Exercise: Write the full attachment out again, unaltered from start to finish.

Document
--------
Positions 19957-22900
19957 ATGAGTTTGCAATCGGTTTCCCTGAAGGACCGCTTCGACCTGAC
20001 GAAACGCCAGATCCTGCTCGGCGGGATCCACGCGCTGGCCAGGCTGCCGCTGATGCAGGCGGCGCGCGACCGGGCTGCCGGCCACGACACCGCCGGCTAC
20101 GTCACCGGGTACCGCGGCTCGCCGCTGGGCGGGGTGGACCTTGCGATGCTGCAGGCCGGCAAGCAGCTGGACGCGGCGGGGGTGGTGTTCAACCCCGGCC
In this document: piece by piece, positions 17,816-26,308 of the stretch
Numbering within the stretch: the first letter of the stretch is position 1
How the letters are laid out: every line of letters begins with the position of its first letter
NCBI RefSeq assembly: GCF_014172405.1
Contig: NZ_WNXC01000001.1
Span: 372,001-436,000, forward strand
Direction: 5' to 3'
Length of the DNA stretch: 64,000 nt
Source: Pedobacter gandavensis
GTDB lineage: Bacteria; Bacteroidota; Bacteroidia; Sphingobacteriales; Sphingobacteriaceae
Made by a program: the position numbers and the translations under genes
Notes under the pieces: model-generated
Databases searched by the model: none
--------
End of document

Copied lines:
Positions 19957-22900
19957 ATGAGTTTGCAATCGGTTTCCCTGAAGGACCGCTTCGACCTGAC
20001 GAAACGCCAGATCCTGCTCGGCGGGATCCACGCGCTGGCCAGGCTGCCGCTGATGCAGGCGGCGCGCGACCGGGCTGCCGGCCACGACACCGCCGGCTAC
20101 GTCACCGGGTACCGCGGCTCGCCGCTGGGCGGGGTGGACCTTGCGATGCTGCAGGCCGGCAAGCAGCTGGACGCGGCGGGGGTGGTGTTCAACCCCGGCC
In this document: piece by piece, positions 17,816-26,308 of the stretch
Numbering within the stretch: the first letter of the stretch is position 1
How the letters are laid out: every line of letters begins with the position of its first letter
NCBI RefSeq assembly: GCF_014172405.1
Contig: NZ_WNXC01000001.1
Span: 372,001-436,000, forward strand
Direction: 5' to 3'
Length of the DNA stretch: 64,000 nt
Source: Pedobacter gandavensis
GTDB lineage: Bacteria; Bacteroidota; Bacteroidia; Sphingobacteriales; Sphingobacteriaceae
Made by a program: the position numbers and the translations under genes
Notes under the pieces: model-generated
Databases searched by the model: none